Is there a small competitor about to clean your business’s clock? Will your sales be Amazoned, iPhoned or Ubered? Is there a Leicester in your league?
The Leicester City Football Club just won the Barclay’s English Premier League, the world’s top soccer league. Over the years they have bounced back and forth between the Premier League and minor leagues. (In England the worst teams are relegated to a lower level and the best teams are promoted to a higher league.) Leicester have been playing since 1884 and this is their first championship. (The English refer to the team in the plural, so they write “Leicester have ….”)
At the beginning of the season, bettors and pundits predicted victory by one of the perennial favorites: Arsenal, Chelsea, Manchester City or Manchester United. Leicester City was doomed to another relegation to the minor leagues according to the experts. Under the category “surprises,” Barney Ronay of The Guardian wrote, “The Premier League doesn’t do surprises.” He predicted Leicester would “probably” by relegated.
And now Leicester is on top. Surprise.
This reminds me of the building supplies dealer who told me that contractors would never buy from Home Depot. Of the fight for cellphone dominance between Nokia and Blackberry.
You can’t run your business worrying about every start-up in every garage, but you can wonder what would drive your customers to an alternative supplier. Try to ignore current structure of the market and ask what the customers or end-users really want to accomplish. Are there other ways to achieve those goals or aspirations? Is there an off-the-wall approach that just might work?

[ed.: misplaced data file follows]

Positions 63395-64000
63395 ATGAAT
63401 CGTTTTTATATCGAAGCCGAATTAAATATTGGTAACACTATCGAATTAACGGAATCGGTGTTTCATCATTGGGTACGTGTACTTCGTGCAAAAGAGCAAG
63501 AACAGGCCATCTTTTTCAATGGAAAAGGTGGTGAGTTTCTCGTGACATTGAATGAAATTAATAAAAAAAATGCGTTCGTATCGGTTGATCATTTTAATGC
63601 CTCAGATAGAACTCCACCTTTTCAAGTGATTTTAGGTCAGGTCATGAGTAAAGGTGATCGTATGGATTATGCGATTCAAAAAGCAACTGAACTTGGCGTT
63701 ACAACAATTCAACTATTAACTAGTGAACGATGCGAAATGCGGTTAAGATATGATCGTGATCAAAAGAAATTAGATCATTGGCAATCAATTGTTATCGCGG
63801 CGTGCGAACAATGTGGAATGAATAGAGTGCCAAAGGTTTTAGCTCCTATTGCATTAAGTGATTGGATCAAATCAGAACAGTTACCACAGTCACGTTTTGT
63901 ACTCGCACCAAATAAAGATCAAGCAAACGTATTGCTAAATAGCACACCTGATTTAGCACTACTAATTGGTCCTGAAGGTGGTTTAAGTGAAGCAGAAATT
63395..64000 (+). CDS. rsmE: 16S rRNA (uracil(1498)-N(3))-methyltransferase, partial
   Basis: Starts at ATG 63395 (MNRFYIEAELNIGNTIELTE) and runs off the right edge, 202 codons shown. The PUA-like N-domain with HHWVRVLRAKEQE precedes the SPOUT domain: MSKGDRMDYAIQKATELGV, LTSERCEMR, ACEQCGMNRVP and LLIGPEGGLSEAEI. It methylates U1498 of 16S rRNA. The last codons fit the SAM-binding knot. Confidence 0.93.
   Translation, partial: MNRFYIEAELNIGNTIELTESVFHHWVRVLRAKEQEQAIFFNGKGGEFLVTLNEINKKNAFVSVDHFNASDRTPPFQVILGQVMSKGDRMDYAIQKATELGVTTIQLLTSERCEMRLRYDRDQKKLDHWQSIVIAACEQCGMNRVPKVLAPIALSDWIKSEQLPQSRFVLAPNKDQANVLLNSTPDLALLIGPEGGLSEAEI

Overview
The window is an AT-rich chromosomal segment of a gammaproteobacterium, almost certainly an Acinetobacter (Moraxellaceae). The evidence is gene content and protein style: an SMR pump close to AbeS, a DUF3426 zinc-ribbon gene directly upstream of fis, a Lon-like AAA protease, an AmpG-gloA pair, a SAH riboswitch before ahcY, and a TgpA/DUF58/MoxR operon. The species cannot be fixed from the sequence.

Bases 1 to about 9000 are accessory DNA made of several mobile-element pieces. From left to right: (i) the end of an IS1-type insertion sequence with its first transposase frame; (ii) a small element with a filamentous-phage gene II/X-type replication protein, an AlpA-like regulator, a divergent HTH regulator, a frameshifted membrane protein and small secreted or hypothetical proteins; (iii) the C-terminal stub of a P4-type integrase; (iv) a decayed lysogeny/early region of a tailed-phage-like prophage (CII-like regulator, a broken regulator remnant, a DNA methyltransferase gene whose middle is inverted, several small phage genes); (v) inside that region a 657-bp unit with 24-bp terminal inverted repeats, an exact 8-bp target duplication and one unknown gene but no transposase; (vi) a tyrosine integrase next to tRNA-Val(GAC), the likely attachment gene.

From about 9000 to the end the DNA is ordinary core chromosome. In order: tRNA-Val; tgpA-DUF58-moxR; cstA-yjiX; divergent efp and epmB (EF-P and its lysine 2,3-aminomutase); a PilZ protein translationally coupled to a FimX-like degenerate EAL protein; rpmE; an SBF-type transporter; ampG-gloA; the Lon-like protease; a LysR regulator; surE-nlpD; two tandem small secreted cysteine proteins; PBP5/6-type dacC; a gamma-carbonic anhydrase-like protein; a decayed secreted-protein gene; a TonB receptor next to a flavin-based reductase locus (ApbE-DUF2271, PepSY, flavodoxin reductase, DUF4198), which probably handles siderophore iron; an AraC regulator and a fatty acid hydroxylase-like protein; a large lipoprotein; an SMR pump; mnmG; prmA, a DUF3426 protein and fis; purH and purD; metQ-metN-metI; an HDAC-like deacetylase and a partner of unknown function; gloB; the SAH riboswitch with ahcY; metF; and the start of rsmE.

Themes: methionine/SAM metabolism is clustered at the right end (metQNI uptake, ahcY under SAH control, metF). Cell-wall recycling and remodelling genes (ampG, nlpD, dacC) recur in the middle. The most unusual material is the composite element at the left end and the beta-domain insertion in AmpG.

Upstart competitors have an easier time than ever today. Capital needs for startups are lower. New technology allows companies to test the market with small production runs, and globalization enables foreign competitors to more easily enter you market. (These forces are explained in more detail in The Flexible Stance.)
The possibility of new competition should be considered in developing strategic plans. Key risk areas can be identified and contingency plans developed. The failure to do so is most often due to executive hubris: the belief that management knows what will happen in the future.
The key lesson from Leicester City and successful business startups is humility. The top experts on English soccer mostly put Leicester in the bottom three places in the league, with optimists predicting a 15th place finish. The fans of Leicester City are today celebrating total victory, and the rest of us should be looking over our shoulders at what other forecasts could go wrong.